This article is guest blogged by Lee Ness, a UKA qualified Event Group Coach for Sprints and Hurdles, the Head Coach/Sprint Coach at City of Salisbury Athletics, and Running Club and Track and Field Team Manager for Wiltshire Athletics Association.
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Standing on the Shoulders of Giants
This article could just as easily be called Keep It Simple Stupid (KISS). I was privileged enough to join some outstanding coaches on the England Athletics National Coach Development Programme (NCDP) this weekend. Alongside all the great things I learned, and there was a lot, a very small thing jumped out which wasn’t specifically part of the education. It may be that I am so blind that it is obvious to everyone except me, or maybe just to really good coaches it is so natural that they don’t deal with it specifically. Either way, it really struck home and the reason is that I’ve been on Coaching Assistant training, Athletics Coach, Event Group Coach, the 2012 European Speed Conference and now the NCDP and it was mentioned every time, in passing!
So what is this epiphany that is only ever mentioned in passing or by anecdote, never trained as such and finally filtered through into my consciousness this week?
It is this: Do the minimum amount of training with your athletes that it takes to achieve your objectives.
One word, very important. The minimum amount.
Now, if you’re like me you will plan your training year to some level of detail, a rough cut of the sessions, the training cycle, whether it be complex, short to long, long to short or whatever. Most coaches will use meso- and macro-cycles in some form. Plan the objectives of the sessions. I know about how to schedule sessions to maximise recovery. I know how to plan the sessions to achieve the longer term training affects I want.
But then the next stage, that I’ve missed I think, at least consciously, is whether overall that is the minimum. We all know with sprint training there is a huge amount to squeeze in. Lots of training for micro-levels of improvements. Training all of the energy systems, improving lactic tolerance, increasing functional strength, force production, mobility, flexibility, acceleration mechanics, sprint mechanics, posture, speed endurance, special endurance, the list goes on and on. At a club setting, you have to somehow cram all of this in within the constraints you have, the availability of the track, the coaches, the facilities, the athletes, your own time. It is a work of great complexity to pull all this together.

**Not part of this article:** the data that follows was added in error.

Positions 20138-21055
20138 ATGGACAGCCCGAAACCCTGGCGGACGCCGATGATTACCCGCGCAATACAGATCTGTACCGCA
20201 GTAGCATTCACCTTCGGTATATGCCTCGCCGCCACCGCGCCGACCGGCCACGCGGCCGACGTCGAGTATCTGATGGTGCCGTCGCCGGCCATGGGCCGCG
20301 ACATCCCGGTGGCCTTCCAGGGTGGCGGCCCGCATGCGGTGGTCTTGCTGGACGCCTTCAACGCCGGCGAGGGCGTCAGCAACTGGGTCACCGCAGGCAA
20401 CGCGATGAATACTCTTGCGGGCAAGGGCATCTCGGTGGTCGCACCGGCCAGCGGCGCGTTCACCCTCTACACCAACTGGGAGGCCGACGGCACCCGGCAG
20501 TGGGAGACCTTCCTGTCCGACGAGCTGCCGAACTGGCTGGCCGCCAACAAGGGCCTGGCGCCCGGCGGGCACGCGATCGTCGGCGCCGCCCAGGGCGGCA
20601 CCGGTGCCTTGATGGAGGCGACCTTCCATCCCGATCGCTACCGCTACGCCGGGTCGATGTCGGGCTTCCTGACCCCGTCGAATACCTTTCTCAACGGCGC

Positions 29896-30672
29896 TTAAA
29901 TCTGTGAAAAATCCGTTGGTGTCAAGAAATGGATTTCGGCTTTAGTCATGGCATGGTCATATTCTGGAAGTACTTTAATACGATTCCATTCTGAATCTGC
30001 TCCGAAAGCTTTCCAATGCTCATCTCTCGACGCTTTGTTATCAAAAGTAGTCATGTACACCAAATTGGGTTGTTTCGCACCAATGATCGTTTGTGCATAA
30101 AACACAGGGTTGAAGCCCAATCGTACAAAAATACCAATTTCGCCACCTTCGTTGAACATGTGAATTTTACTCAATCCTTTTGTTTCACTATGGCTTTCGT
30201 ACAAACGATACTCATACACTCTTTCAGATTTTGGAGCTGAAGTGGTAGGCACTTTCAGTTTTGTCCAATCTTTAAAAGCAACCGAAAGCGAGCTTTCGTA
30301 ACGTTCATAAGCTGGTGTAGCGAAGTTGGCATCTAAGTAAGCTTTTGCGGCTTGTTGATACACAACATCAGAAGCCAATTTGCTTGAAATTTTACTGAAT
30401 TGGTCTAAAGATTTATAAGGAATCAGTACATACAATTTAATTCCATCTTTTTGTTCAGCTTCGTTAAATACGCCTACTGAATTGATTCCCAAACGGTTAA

Added to the “minimum amount’ comment I heard at the weekend were two other things in a short space of time from two elite coaches. The first was from James Hillier who mentioned that his training involves doing the simple things and the basics very well. The second was from Tony Hadley who said one of the objectives was to try and get an elite sprinter through three complete training cycles (three summer seasons and three winter seasons) injury free and that was where real improvement was gained.
Add all these things together and what do you get? A training programme that when looked at in that light is too much. I have looked at my training programme and is it the minimum I need to do? Not really, is the answer. I already do complex sessions, but I realised that I can improve them still further. Pare away the excesses. Be very clear on session objectives. Combine the energy system development by modifying my warm ups. Reduce the number of exercises in my homework sessions to a core few. Reduce the amount of work done overall, whether in the technical sessions or the other parts and replace it with quality. I’m going to work on the principle that the better my athletes are, the harder they will train and then the more likely they are to get injured. My coaching objective, overriding everything else this year, is to avoid that. Better to be undertrained than overtrained (someone once said).
It’s hard because there will always be the concern that the athlete isn’t getting all of what they need, but I suppose that’s where the more experienced coaches can rely on their confidence and greater knowledge to know that it works. Cut out any excess. Don’t do anything that doesn’t need to be done. Do the things you do very well. The minimum amount, simple stuff done well.
Maybe you have to go around the loop once to realise what is important. I’m going to learn from that this year. It isn’t quite that I trust myself yet, I will still fret and worry that I’m not achieving the training effect.
But I can see better now that I’m standing on the shoulders of giants.
About Lee Ness
Lee Ness is a UKA qualified Event Group Coach for Sprints and Hurdles, the Head Coach/Sprint Coach at City of Salisbury Athletics and Running Club and Track and Field Team Manager for Wiltshire Athletics Association.
The book,The Sports Motivation Masterplan, is a support guide for athletes and parents, helping them with the role of mentor through their journey from young aspiring athlete, to elite performer.